Islington Assembly Hall, London
‘Some artists would be thrown by having an election during their tour – I am not one of those people’ proclaims The Bard Of Barking as he launches into a firey ‘Thatcherites’ on the 1st night of his three night run in the capital. Coldplay aren’t the only ones who are trying to tour with an eye on their carbon footprint although I think it makes more sense when he’s playing the States and flying to each venue.
The format of the tour is first night – career spanning set, 2nd night – Life’s A Riot/Brewing Up/Taxman and last night – Playtime/Don’t Try This/Bloke – although not played in their entirety, just ‘selections from’. Some of the in between song “raps” each night are similar as he addresses the current political and social malaise but 42 different songs are aired across the run (43 if you count a radically reworked with modern references ‘Waiting For The Great Leap Forwards’ on Night 1)
It really interesting to see a progression of his song writing from the social and political themes to the more personal politics of life. Not to say that his early songs don’t have real emotional bite ‘ The Man In The Iron Mask’ commentary by a cuckolded man has still a starkly brutal emotional punch. Dave Woodhead pops up to add mournful trumpet to ‘The Saturday Boy’ & ‘Levis Stubbs Tears’ and with Wiggy dashes headlong down the A13.
The final night features nine songs from Workers Playtime with Billy adopting what he calls “my bruised heartbroken soul boy” persona (only leaving ‘Rotting On Remand’ & ‘Life With The Lions’ on the shelf) and filling us in on the personal stories behind the songs including meeting the catalyst for the album, Mary, on Westminster Bridge, giving her rough mixes of the songs that we’re ostensibly about her in an act of some kind of decency and he throwing them into the Thames. ‘I was heartbroken, that incident would have made a great song’ he deadpans.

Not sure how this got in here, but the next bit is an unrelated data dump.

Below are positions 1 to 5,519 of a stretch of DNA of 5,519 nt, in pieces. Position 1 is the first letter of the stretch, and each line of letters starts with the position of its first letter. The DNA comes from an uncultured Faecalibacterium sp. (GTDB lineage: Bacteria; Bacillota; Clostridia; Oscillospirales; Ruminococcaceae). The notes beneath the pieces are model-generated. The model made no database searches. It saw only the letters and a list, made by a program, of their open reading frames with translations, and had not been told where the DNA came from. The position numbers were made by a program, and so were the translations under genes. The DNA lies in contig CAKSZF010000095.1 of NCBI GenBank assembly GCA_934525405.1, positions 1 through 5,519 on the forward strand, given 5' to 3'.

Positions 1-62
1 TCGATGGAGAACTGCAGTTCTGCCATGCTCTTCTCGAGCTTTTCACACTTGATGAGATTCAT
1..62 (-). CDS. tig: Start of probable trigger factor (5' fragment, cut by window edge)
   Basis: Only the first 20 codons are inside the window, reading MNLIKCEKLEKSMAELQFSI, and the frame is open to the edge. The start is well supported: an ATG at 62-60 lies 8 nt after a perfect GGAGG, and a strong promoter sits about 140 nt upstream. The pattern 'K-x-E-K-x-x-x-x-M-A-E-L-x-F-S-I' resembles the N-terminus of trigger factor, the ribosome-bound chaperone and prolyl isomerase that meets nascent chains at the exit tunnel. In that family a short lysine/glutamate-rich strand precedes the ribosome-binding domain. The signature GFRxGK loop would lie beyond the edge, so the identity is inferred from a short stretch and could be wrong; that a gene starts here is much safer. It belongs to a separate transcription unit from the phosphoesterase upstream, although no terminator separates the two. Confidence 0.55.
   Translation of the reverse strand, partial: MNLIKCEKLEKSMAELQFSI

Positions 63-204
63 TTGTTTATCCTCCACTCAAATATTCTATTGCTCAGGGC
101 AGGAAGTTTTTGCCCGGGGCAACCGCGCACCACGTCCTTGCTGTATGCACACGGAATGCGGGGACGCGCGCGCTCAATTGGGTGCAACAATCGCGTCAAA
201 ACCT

Perhaps due to the band nature and production of ‘Don’t Try This At Home’ we don’t get as much of that as I’d hoped – would have been nice to hear ‘Everywhere’ or ‘Moving The Goalposts’ but that’s only an afterthought. As ever ‘Tank Park Salute’, his tribute to his Dad never fails to make tears appear and the run ends with the only song that was played every night ‘There Is Power In A Union’. Fists raised to the ceiling all around and whether you agree with the man, his politics, its sentiment or not – hey, hey, there goes one of our finest songwriters.
Much more of a 50/50 split than most audiences you find yourself in these days. Only the Saturday night bought out the Jeremy Corbyn / White Stripes mashup chant – unsurprisingly from the far left of the hall. No arseholes, no talker, plenty of sing-a-along comradeship.
Shouts for requests are put down with the time honoured ‘It’s alright for you, mate, you only have to remember the title’
It made me think..
He could have done a 4th night from the songs he left out and it would still be a cracking set. Talent in depth – the boy done good
For anyone with DIME – my tapes of all three nights are up for grabs